• Open Access

Transgenic expression of glucose dehydrogenase in Azotobacter vinelandii enhances mineral phosphate solubilization and growth of sorghum seedlings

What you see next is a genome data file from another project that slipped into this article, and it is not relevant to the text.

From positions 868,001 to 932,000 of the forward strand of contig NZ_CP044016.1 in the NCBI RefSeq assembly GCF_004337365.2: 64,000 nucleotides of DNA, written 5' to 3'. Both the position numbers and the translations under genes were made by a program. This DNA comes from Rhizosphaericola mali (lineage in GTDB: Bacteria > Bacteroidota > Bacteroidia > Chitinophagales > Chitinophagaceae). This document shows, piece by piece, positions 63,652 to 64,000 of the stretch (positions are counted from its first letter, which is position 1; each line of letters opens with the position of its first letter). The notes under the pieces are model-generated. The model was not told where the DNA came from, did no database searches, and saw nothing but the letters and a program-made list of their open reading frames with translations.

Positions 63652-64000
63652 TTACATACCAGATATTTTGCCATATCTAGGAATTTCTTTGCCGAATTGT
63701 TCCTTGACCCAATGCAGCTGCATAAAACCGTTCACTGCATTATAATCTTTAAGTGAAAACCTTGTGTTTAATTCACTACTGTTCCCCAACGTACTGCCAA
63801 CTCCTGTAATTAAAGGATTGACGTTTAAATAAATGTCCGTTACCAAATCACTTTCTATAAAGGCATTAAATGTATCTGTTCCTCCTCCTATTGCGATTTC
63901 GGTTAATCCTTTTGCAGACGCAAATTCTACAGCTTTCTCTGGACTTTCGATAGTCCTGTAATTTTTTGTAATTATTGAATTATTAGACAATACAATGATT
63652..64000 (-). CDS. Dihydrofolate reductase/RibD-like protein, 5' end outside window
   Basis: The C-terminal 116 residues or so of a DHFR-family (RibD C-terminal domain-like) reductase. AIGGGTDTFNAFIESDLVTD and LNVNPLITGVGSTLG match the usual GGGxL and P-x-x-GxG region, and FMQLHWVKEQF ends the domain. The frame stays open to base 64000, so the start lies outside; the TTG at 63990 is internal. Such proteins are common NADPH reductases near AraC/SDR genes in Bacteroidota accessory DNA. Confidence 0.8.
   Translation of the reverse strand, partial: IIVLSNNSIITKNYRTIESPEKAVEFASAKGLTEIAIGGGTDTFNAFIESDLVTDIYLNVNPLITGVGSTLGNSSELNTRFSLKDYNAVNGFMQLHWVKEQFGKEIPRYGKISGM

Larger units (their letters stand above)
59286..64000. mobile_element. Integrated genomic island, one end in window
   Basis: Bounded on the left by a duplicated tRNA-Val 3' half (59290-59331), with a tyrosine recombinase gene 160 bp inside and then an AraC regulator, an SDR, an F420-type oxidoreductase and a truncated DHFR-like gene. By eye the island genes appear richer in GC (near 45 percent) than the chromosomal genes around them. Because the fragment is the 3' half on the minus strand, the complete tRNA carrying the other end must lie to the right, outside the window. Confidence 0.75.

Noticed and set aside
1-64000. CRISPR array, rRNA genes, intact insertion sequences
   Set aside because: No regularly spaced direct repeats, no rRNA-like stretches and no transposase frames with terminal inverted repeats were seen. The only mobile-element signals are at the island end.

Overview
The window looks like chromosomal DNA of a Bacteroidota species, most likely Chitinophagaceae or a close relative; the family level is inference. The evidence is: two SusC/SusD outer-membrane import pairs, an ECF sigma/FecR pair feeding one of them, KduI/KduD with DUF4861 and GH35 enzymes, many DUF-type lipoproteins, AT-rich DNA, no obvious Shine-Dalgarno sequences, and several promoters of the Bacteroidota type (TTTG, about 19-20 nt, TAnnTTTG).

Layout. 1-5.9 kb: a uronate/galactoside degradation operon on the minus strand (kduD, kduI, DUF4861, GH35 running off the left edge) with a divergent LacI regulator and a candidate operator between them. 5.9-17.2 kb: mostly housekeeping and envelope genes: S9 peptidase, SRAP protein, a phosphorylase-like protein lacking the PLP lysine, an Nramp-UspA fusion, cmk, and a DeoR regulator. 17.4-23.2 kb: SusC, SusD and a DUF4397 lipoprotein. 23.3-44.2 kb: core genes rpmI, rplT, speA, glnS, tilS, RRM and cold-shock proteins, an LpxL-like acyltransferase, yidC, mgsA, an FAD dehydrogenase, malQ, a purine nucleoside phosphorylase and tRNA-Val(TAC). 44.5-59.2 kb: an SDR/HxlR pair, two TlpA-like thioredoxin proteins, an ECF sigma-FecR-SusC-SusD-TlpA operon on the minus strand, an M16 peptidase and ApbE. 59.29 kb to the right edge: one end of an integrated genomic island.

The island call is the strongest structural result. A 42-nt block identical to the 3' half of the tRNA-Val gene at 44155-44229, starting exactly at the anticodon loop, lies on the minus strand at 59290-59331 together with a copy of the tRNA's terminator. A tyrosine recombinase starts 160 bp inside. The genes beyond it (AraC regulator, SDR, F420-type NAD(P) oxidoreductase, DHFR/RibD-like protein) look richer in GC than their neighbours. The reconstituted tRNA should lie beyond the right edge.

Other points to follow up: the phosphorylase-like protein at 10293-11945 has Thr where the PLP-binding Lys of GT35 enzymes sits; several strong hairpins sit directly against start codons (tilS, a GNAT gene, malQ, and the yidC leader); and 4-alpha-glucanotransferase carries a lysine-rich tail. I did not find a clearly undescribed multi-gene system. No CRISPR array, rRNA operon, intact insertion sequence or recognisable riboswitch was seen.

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The enzyme quinoprotein glucose dehydrogenase (GDH) catalyses the oxidation of glucose to gluconic acid by direct oxidation in the periplasmic space of several Gram-negative bacteria. Acidification of the external environment with the release of gluconic acid contributes to the solubilization of the inorganic phosphate by biofertilizer strains of the phosphate-solubilizing bacteria. Glucose dehydrogenase (gcd) gene from Escherichia coli, and Azotobacter-specific glutamine synthetase (glnA) and phosphate transport system (pts) promoters were isolated using sequence-specific primers in a PCR-based approach. Escherichia coli gcd, cloned under the control of glnA and pts promoters, was mobilized into Azotobacter vinelandii AvOP and expressed. Sorghum seeds were bacterized with the transgenic azotobacters and raised in earthen pots in green house. The transgenic azotobacters, expressing E. coli gcd, showed improved biofertilizer potential in terms of mineral phosphate solubilization and plant growth-promoting activity with a small reduction in nitrogen fixation ability.